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when do weeds start to grow

When do weeds start to grow

Hopefully, you will see fewer and fewer annual weeds as the season progresses. The reality, however, is that new seeds will always find their way in and some seeds remain dormant in the soil until ideal conditions present themselves and they germinate. Weeding is an ongoing process; if you can get in the habit of removing weeds each time you work in your garden, it won’t become an overwhelming task.

In general, it's much easier to eradicate annual weeds than it is perennial weeds.

Just as with other plants, weeds can be cool-season or warm-season annuals.

Annual Weeds

Perennial weeds are the most difficult to control. They spread by seed and creeping roots and if you don’t pull the entire root, the plant can actually reproduce from every piece of root left behind. You’ll have similar problems with perennial weeds that grow deep, hard-to-remove taproots.

Just like plants you intentionally grow in your garden, weeds can be annuals or perennials.

If there’s a bare spot in your garden, a weed seed will find it. Weeds aren’t bad plants; they’re just plants that are growing where you don’t want them to. Some weeds are easily removed by hand. Others are persistent about growing back and become more and more difficult to eradicate the longer they are left to establish themselves and spread.

Annuals vs. Perennials

Hoeing and tilling are not good choices for removing perennial weeds. Hand weeding will work if you are very thorough about removing the entire plant and its root system. If you can handle cold temperatures, perennial weeds pull out most easily in the early spring, when the ground has recently thawed. Sometimes an herbicide is the only solution for eradicating tough perennial weeds like poison ivy, ground ivy, and brambles.

Annual weeds spread by seed. They can self-seed or the seeds can be brought into the garden by birds, four-legged animals, or by sticking to your clothing. Examples of annual weeds include chickweed, crabgrass, knotweed, lambs-quarters, common mallow, pigweed, purple deadnettle, groundsel, nettle (common), purslane, speedwell, spurge, and yellow wood sorrel (oxalis).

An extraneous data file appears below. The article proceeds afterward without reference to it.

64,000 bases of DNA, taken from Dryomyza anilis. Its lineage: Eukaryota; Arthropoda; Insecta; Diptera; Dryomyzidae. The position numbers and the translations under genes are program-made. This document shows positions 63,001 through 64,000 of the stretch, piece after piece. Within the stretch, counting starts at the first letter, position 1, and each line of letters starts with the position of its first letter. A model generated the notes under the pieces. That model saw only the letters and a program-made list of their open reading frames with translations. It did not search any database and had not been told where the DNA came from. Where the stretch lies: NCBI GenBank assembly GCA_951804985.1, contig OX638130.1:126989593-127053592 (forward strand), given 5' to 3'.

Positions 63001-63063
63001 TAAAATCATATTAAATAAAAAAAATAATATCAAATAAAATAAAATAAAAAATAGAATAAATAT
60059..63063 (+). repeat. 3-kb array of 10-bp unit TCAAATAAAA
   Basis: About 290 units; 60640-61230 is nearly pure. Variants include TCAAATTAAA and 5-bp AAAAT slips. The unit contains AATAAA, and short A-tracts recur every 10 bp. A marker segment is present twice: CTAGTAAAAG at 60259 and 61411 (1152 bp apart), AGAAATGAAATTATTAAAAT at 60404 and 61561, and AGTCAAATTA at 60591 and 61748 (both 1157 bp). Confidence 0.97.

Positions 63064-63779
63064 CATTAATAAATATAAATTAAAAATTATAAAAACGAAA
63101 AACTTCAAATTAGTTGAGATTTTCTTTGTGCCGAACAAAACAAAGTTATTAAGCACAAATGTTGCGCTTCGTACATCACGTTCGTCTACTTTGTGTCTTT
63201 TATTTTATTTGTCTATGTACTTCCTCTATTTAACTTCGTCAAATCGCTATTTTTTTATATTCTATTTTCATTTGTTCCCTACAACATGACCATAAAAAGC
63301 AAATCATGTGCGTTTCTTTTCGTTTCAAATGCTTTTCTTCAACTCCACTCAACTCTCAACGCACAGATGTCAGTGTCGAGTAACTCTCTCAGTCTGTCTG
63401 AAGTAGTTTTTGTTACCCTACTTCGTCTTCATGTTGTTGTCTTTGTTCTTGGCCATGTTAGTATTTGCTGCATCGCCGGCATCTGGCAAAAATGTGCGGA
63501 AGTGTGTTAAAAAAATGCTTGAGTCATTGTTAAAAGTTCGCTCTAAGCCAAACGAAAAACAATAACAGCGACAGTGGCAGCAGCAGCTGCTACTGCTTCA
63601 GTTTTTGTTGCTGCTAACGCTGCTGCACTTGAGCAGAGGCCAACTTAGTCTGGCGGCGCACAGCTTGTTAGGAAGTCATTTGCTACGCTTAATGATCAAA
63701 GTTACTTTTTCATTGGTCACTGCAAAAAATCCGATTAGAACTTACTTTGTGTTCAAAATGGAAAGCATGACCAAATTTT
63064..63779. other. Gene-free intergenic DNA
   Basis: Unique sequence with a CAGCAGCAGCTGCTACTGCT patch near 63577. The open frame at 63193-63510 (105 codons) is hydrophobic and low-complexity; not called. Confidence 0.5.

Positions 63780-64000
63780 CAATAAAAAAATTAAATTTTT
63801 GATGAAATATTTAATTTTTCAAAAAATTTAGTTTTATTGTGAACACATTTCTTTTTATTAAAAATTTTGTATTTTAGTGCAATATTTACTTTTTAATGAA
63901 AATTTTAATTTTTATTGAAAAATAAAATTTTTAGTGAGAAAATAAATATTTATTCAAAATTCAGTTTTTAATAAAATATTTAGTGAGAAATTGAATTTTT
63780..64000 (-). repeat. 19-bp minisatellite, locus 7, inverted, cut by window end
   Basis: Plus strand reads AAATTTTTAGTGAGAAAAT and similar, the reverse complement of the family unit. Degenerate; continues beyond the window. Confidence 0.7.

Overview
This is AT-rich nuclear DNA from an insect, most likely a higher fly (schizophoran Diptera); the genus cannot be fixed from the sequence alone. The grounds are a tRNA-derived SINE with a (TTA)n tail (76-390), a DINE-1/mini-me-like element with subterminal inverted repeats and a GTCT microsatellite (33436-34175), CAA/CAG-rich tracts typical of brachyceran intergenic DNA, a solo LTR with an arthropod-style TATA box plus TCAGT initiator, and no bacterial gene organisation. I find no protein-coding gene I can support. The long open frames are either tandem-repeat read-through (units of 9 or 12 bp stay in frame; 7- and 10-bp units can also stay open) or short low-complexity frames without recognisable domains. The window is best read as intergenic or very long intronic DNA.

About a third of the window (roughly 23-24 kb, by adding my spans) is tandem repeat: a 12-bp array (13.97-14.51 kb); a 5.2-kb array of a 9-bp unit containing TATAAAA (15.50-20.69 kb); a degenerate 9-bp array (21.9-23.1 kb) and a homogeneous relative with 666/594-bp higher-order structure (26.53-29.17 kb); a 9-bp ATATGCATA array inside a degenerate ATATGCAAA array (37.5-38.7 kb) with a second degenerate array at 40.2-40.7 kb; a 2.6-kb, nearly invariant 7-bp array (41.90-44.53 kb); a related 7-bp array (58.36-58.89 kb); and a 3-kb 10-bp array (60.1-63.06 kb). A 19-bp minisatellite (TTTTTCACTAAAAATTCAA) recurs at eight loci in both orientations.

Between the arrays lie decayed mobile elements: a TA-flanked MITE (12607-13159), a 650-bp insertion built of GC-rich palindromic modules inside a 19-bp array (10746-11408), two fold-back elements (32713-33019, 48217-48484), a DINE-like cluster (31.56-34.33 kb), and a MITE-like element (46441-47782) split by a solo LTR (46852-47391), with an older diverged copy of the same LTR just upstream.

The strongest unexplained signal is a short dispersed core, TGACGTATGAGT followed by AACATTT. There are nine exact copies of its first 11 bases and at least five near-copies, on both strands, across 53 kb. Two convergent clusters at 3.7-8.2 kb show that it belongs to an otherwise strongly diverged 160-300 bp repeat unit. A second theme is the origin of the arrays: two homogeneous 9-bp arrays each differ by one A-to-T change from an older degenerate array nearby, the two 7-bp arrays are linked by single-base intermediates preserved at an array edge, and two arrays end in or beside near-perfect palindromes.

When do weeds start to grow

But don’t fret – a lush, uniform lawn structure isn’t a suburban legend. Homeowners can keep weeds at bay and enjoy a pristine yard by following the tips below:

Mow higher. Raise your mowing height. Although many homeowners love the look of a closely cropped lawn, mowing too low can lead to a thin turf structure and cause weeds to creep in seemingly overnight.

Your lawn is an ever-changing, living entity that requires ongoing cultivation in order to remain protected from weed infestation. Any change in a lawn’s environment, structure, or quality can act as an invitation for weeds to take over — and trust us when we say that they will take over without hesitation (and in the blink of an eye!).

At any given time, your lawn may be home to thousands of weed seeds that are eager to germinate. Given the right conditions, weeds will be all too happy to invade your turf. Some of the most common growth areas include:

Be careful not to over water. Loose, saturated soil can be a breeding ground for weeds. If you’ve seen regular rainfall in your neighborhood, supplemental watering may not be needed.

Anywhere compacted soil can be found

Wet/soaked portions of the lawn

Areas where the lawn meets concrete (e.g. along driveway and sidewalk edges)